My sister turned thirteen today the catalytic age when a lab rat may finally choose, to an extent, its overbearing experiments. Moving on from playing the parent pastiche to her own individual attractive prospect. Familiar phase, detained like a rip-off Stretch Armstrong in a tug of war, one side pulling for the oblivious past, the other for the woman she’s becoming. Get used to the Elastoplast bandaging. Nobody should blame her for the moments when she can no longer hold herself together. She’s begun ornamenting her clothes with a tea-stained decoupage, grisaille school skirt gradually receding. All grown up and ready to be broken. Slowly beginning to understand the awfulness, no opening doors to strangers, no walks home alone in the cool black night. She keeps asking what the pills are for and I don’t know what to say. Our heads don’t have a fire escape, or any means to sift the ostensible smokescreen. Soon she’ll be where I am now, perhaps having done the same crash dummy graduation spot, chain conveyor to melting pot. Some men will want her in walk-in refrigerators, skinned white mouse for basilisks and boa constrictors. Few things can be crueller than a teenager. I can’t save her from any result: the snare of possibility. Things would be worse anyhow, were she locked in an armoured suit of amethyst. I’m so sorry, in advance, for all that they will do.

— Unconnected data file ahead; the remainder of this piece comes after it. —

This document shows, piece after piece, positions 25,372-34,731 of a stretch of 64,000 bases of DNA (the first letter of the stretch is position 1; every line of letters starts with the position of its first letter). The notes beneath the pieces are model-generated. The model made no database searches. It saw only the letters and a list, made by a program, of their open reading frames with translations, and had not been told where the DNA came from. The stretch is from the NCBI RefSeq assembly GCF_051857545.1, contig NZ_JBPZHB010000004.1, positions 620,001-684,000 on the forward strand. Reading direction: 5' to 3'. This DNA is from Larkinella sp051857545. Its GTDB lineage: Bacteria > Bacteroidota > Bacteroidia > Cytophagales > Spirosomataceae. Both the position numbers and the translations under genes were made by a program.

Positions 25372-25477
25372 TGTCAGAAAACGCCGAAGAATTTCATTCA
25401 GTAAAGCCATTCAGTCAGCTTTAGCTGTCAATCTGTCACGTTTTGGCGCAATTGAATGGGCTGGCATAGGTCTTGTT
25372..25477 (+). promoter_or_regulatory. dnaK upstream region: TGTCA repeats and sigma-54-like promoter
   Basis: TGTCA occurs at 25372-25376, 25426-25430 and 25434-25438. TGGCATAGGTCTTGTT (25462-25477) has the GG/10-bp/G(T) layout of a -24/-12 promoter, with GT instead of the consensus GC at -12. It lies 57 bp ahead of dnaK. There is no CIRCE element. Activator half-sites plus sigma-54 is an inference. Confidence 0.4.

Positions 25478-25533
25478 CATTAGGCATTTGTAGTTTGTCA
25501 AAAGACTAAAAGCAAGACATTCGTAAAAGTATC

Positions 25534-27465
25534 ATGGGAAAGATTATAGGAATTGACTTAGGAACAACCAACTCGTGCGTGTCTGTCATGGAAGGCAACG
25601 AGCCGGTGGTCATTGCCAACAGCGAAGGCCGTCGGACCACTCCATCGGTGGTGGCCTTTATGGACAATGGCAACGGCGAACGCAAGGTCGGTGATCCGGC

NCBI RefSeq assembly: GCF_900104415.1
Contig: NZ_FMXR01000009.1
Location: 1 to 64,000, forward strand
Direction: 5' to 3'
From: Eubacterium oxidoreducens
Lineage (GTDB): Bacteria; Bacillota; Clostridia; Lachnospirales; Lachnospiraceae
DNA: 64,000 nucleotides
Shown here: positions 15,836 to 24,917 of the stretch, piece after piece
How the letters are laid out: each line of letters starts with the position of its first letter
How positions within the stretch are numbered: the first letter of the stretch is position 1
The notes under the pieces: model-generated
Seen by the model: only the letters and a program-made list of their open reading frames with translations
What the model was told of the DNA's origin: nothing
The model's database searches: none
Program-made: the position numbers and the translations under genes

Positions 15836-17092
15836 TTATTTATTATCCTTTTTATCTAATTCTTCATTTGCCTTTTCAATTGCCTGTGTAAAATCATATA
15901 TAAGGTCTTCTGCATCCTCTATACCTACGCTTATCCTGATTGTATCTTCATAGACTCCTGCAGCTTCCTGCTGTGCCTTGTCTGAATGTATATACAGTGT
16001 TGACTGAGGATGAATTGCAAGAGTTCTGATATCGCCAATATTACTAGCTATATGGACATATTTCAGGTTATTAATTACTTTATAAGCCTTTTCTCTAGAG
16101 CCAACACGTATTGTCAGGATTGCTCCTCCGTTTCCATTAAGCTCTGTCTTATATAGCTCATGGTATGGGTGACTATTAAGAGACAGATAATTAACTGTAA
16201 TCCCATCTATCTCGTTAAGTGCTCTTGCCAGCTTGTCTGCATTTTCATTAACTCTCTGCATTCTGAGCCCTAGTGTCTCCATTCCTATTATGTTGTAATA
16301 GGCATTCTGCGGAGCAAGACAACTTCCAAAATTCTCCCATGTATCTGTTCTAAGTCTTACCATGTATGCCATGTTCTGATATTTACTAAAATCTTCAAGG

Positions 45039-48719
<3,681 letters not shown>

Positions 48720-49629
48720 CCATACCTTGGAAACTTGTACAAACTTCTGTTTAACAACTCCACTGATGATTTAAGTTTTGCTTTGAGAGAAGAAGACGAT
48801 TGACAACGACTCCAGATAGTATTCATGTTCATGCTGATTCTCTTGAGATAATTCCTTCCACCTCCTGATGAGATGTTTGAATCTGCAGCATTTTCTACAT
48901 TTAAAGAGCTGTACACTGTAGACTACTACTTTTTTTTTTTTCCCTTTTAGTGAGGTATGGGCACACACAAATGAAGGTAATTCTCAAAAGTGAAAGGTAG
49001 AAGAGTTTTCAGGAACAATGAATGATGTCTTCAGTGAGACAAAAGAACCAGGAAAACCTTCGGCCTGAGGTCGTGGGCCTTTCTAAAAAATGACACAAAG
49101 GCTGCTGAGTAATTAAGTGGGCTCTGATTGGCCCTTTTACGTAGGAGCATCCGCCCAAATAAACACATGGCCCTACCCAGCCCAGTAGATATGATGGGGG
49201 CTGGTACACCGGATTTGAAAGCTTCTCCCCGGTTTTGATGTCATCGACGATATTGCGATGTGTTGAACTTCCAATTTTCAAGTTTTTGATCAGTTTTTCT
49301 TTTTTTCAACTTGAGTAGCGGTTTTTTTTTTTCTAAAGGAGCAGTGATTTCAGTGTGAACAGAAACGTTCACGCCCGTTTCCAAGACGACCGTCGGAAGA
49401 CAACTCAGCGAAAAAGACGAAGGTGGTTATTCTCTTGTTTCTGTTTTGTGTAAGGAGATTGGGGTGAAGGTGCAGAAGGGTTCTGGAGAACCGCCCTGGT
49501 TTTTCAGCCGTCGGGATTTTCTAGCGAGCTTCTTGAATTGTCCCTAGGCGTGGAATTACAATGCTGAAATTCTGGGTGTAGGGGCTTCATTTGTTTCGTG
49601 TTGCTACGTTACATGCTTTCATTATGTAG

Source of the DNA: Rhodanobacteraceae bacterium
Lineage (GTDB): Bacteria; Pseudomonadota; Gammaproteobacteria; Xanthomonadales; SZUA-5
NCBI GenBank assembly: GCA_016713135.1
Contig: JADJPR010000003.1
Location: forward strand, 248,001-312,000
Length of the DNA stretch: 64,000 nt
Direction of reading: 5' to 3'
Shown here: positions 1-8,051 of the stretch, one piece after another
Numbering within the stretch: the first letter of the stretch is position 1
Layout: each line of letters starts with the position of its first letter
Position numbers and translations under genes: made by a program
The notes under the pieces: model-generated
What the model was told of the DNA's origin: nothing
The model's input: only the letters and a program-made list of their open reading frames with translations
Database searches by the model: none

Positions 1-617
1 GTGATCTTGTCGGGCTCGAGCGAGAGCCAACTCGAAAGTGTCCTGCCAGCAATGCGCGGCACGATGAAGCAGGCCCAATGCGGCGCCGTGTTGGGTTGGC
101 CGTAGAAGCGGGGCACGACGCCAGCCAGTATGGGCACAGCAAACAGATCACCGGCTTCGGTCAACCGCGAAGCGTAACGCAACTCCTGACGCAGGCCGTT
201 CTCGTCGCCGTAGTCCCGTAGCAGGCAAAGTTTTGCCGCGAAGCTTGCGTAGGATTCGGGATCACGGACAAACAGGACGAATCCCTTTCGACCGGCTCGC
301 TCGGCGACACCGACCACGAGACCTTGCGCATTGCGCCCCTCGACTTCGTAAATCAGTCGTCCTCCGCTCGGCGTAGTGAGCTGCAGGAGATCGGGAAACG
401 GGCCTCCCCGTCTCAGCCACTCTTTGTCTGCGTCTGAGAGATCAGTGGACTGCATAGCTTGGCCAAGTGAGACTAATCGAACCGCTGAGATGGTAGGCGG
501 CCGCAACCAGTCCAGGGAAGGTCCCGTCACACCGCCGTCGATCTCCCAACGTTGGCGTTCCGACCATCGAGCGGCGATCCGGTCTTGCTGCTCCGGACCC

Samuel Kendall